The highly successful rural development program in the mountainous northern areas of Pakistanhas been internationally recognized for its innovative and effective approach. In its first phase, the program was able to motivate diverse Muslim communities in the area to form village organizations and women’s organizations on a nonsectarian basis, to build consensus on program development, to act as a channel for the use of collective savings, to utilize grants for the building of small infrastructures, and to train men and women in farming techniques, organization, and fiscal responsibility. Over a decade, this model of participatory community organization has transformed dramatically the economy and the lives of the people of the region, creating a framework for genuine grassroots development and strong community structures for its pioneering efforts to alleviate poverty among a million people in the rural areas of South Asia.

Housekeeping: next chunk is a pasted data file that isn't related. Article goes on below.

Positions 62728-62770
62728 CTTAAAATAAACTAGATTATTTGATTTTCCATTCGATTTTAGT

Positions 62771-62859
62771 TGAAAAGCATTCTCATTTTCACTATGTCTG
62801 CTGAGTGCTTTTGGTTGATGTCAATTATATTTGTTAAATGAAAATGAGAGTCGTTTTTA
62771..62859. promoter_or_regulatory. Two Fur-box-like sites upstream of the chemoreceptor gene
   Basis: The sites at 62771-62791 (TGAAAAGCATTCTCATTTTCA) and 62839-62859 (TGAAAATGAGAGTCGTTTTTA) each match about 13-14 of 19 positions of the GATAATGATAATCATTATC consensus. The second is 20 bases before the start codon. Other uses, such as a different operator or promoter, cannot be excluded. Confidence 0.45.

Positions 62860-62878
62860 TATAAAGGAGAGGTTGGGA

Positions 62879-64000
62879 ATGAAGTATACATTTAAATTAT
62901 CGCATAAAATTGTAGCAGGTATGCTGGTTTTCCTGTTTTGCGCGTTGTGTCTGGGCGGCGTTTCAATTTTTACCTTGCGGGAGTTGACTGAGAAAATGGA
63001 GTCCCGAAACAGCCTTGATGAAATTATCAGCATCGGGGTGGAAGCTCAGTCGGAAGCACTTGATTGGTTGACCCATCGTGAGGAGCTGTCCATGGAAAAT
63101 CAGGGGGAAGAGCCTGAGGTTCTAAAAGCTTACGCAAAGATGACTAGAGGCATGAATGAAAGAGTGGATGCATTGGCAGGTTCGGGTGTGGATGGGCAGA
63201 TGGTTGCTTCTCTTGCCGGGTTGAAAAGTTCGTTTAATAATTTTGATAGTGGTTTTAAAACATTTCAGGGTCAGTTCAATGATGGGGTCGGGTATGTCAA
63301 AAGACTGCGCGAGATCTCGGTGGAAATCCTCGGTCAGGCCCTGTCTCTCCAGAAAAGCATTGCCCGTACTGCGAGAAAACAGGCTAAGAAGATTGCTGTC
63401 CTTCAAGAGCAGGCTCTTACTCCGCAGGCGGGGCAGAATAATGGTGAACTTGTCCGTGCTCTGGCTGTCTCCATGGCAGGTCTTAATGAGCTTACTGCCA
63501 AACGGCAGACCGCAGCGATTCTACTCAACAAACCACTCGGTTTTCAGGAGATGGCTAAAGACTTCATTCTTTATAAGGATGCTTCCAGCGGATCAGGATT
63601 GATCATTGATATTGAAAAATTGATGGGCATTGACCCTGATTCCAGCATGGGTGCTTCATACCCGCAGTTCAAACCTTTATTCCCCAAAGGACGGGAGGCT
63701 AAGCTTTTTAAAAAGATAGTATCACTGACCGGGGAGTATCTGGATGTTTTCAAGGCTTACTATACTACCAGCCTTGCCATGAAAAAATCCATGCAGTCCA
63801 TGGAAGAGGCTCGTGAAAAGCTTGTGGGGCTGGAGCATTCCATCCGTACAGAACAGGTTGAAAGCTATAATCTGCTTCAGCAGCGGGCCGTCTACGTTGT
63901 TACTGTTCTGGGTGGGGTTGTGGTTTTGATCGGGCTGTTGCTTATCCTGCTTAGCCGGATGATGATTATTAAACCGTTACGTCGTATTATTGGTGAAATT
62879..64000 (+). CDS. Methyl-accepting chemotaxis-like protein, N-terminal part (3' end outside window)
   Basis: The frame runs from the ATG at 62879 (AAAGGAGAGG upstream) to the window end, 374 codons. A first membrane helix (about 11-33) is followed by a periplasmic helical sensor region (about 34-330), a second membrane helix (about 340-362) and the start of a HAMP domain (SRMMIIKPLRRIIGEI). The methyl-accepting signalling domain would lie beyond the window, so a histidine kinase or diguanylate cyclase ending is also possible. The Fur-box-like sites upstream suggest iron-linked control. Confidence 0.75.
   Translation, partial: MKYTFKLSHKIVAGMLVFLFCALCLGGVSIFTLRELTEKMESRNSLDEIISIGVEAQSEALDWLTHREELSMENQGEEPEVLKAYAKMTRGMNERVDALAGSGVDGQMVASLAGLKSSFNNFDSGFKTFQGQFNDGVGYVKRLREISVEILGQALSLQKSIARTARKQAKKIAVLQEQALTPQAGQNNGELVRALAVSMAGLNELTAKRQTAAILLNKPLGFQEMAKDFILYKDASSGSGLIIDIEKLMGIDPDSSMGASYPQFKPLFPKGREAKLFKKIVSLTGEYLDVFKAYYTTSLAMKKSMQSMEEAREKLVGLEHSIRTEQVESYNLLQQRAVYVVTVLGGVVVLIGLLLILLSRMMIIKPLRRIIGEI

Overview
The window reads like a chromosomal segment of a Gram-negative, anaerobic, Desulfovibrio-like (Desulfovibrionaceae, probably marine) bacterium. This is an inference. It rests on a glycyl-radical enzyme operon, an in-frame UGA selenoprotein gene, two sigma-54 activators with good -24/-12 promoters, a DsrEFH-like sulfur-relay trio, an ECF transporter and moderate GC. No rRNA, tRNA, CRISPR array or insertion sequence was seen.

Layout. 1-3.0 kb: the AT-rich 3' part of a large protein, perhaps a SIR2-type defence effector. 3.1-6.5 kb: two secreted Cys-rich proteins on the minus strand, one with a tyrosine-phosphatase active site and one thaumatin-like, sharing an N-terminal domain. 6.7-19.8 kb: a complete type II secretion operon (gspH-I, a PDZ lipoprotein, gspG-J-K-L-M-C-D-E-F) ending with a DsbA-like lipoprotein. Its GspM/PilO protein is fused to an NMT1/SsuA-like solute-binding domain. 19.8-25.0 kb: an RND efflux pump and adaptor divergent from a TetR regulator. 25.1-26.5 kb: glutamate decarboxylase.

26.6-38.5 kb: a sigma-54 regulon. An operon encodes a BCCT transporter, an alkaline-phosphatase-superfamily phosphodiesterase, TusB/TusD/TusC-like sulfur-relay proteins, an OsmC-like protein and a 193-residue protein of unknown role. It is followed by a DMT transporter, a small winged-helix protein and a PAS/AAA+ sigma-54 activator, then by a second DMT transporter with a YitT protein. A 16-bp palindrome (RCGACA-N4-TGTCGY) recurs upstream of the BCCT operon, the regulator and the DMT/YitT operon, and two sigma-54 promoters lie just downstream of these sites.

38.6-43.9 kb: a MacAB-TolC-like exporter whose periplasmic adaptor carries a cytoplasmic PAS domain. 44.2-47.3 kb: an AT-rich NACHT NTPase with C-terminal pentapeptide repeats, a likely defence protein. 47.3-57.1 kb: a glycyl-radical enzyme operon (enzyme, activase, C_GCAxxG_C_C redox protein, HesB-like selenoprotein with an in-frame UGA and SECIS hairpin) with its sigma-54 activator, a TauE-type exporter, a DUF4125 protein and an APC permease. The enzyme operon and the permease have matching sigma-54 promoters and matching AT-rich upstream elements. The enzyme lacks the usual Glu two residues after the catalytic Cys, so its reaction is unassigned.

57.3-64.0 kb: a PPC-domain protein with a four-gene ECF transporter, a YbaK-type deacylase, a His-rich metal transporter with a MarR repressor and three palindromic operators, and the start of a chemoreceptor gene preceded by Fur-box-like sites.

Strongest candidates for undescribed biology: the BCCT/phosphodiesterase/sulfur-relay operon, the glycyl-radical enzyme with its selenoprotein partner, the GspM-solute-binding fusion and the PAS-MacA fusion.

Another example involves the development of preschool programs on the East African Coast(primarily in Kenya and Zanzibar). In cooperation with parents and religious leaders, hitherto underutilized Muslim learning centers for children, which served as places for the instruction of the Qur’an, popularly known as madrasahs, are now equipped to also provide children with educational skills that are aimed at not simply complementing religious education but are responsive to their cultural, spiritual, cognitive, and total health needs. The integrated curriculum has facilitated entrance to and competence in primary school education. A teachertraining program and a resource center have been created to disseminate materials developed by Muslim women teachers, thereby playing an important leadership role in linking families and communities in education.